Stop-level transit elasticities with respect to service frequency are estimated and discussed. Public transportation ridership is typically studied at an aggregate level, with variables influencing ridership averaged over time and space for a metropolitan area. Understanding transit ridership at a finer temporal and spatial level is generally limited to mode choice models. Most aggregate analyses are unable to capture important effects at the parcel or block level. Such analyses also cannot account for variation in demand over time of day, an issue that has been addressed to some extent by time series modeling. Data for the Chicago, Illinois, transit system were used, and results suggest that aggregate analyses overestimate the effect of service frequency on demand. In the context of other disaggregate analyses, these findings suggest that walking quality results in distinct increases in ridership, even after accounting for land use and for population and other demographics. A headway elasticity of ridership was estimated to be -0.263 to -0.277, very similar to recent disaggregate analysis of New York City transit data. The case is made for a better spatiotemporal understanding of transit ridership for the effective allocation of resources.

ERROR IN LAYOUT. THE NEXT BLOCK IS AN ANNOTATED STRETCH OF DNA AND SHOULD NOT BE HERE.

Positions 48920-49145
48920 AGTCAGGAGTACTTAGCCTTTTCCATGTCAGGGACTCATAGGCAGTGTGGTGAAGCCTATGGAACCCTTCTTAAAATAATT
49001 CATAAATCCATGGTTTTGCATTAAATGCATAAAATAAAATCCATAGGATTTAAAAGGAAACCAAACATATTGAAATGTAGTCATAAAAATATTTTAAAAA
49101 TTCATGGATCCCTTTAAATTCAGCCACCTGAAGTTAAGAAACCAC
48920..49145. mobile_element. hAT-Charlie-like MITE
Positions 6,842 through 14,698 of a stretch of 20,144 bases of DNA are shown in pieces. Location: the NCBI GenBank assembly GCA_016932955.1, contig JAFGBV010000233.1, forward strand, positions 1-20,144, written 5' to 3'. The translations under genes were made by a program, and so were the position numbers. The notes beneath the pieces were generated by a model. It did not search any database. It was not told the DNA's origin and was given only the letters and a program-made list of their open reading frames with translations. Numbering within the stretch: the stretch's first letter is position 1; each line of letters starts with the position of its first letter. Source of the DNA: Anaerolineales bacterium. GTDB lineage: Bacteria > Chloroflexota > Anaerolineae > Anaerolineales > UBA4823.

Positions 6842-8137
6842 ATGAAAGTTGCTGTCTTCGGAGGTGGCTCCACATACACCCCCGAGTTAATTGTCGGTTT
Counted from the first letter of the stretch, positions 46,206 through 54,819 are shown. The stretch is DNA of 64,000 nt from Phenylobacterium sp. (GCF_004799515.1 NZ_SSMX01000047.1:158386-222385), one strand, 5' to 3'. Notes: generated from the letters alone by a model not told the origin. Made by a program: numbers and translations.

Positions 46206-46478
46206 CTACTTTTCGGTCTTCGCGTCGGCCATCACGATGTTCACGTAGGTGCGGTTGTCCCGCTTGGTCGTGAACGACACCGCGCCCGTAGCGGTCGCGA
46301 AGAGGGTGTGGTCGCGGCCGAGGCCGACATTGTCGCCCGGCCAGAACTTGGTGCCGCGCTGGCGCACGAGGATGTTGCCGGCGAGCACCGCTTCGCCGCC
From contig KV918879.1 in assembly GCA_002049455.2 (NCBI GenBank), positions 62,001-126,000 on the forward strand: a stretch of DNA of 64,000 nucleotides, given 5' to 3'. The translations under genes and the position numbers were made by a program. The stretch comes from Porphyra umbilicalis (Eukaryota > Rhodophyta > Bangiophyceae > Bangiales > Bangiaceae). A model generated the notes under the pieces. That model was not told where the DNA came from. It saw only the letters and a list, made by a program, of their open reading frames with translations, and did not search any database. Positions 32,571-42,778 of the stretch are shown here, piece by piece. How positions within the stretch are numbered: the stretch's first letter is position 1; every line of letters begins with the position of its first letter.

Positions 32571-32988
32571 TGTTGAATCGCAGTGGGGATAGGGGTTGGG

|Original language||English (US)|
|Number of pages||7|
|Journal||Transportation Research Record|
|State||Published - Dec 1 2013|
ASJC Scopus subject areas
- Civil and Structural Engineering
- Mechanical Engineering